FAIRFIELD, Ohio -- Angela Black says her son was gifted but socially awkward in his time at Fairfield Middle School.
Those differences, she said, made him a target of bullying -- adding yet another allegation of problems at the same school Emilie Olsen attended before taking her life.
Black said her son is now 15, thriving at a private school and learning to fly an airplane. But when he went to Fairfield Middle School, she said, he was physically attacked.
"A lot of it was just pushing and shoving him down and calling him names," Black said, which included "gay, stupid, annoying."
When she finally got him to talk about it, Black said it was worse than she feared.
"He told me that they had been telling him to go kill himself, to go commit suicide because no one liked him, nobody could stand him, that he was annoying and that his own family probably couldn't even stand him," she said.
Gina Gentry-Fletcher, Fairfield City Schools' community relations director, submitted this statement via email to WCPO - 9 On Your Side:
The concerns of the Black family regarding their son were appropriately investigated and addressed. The parents disagree. By law, the District is not permitted to disclose specific information regarding the allegations or the District’s response unless the parents provide written consent for such disclosure. To date, the parents have not done that, and apparently intend only to publicize their allegations through the media, while denying public access or disclosure as to the merits of those allegations.
As WCPO previously reported, concern from district parents over bullying began to build in December 2014, when 13-year-old Olsen put her father’s gun to her head and pulled the trigger. Olsen’s parents said Emilie was the victim of targeted bullying, which they say led to their daughter’s suicide.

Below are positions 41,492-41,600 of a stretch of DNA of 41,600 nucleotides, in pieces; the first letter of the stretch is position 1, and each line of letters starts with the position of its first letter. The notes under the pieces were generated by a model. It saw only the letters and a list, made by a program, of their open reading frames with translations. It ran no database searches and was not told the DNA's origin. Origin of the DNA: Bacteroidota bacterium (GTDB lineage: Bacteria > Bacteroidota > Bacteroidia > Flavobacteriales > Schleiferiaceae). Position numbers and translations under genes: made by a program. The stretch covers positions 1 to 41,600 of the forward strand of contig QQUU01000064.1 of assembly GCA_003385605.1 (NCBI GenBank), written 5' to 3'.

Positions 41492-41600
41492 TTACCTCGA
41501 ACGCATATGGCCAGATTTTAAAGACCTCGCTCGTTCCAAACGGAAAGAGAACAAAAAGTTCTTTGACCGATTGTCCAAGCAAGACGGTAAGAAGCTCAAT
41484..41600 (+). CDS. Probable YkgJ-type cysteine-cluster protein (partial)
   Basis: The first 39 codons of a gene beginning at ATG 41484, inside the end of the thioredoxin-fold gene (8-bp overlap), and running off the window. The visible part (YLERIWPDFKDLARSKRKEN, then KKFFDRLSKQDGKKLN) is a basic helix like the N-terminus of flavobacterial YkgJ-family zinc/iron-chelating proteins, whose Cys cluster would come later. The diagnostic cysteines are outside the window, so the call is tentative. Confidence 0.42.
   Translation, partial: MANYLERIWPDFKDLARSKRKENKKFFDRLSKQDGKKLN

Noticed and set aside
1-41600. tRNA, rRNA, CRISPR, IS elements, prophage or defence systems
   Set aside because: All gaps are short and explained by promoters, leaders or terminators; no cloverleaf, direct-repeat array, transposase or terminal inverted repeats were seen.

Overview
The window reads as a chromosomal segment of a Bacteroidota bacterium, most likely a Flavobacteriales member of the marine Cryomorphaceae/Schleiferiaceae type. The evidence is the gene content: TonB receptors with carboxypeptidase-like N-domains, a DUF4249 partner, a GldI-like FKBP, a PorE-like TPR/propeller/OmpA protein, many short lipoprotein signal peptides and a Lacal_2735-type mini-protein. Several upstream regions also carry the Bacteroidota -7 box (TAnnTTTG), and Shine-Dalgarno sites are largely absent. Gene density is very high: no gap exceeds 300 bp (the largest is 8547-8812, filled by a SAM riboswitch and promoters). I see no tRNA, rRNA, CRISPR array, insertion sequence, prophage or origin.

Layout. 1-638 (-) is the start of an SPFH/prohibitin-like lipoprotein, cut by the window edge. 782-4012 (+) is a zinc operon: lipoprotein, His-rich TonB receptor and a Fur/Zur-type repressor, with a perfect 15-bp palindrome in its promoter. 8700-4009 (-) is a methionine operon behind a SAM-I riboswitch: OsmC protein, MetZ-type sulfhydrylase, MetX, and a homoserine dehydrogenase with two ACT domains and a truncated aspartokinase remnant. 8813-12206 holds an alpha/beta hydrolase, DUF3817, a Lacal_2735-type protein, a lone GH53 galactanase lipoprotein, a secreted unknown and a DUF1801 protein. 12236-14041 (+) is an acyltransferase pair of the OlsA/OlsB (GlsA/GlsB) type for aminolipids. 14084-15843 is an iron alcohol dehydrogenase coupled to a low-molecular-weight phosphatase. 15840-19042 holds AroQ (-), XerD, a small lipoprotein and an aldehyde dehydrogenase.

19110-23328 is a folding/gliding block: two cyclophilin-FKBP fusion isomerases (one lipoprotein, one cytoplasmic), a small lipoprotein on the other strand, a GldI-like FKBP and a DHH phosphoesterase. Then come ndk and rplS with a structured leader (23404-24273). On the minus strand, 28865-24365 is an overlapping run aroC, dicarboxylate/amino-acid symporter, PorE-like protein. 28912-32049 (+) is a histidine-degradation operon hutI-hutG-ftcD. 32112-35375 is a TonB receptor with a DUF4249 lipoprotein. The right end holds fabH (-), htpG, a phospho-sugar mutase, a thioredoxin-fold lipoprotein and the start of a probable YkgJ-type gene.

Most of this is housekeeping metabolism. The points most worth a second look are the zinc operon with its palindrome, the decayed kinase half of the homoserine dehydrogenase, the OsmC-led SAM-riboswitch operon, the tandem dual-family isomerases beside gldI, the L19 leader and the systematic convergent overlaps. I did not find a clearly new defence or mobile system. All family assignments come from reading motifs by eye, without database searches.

Fairfield officials said they looked into the case and concluded that bullying had not played a part in Olsen’s death, but WCPO’s I-Team found emails, school reports, a social media account and more that showed the exact opposite was true.
Black said she pulled her son out of Fairfield Middle School the day the district sent out an email about Olsen's suicide -- just days after her son told her other students taunted him to do the same.
"Seeing how happy he is now and how he's thriving and his new-found confidence -- it's just amazing," Black said. "But it's sad, because seeing how happy is now I can really see how unhappy he was then."
She spoke out at a Thursday night school board meeting, where a group of Asian-American community leaders delivered a petition demanding more be done to address claims of bullying. Among other things, the petition asked that current bullying policies within the district — and specifically at Fairfield Middle School — undergo a third-party review.
In the months after Olsen's death, new allegations of bullying began to surface at Fairfield Middle School. In a recent case, which came about last month, a parent said his Asian-American daughter was recently the victim of bullying and sent a letter to the Asian-American community to ask that they attend the Oct. 15 meeting.
An attorney representing the parents in that case said the district is seeing "a pattern of bullying and harassment directed at Asian-Americans and young girls in particular."
Though her son no longer attends Fairfield Middle School, Black said she's still involved for the families who still have kids in the district. In a statement, the Fairfield City School District said it investigated Black's claims but cannot release any specific information about the allegations without her written consent, which she hasn't provided.
WCPO's Jason Law, Maxim Alter, John Genovese, Greg Noble and Tom McKee contributed to this report.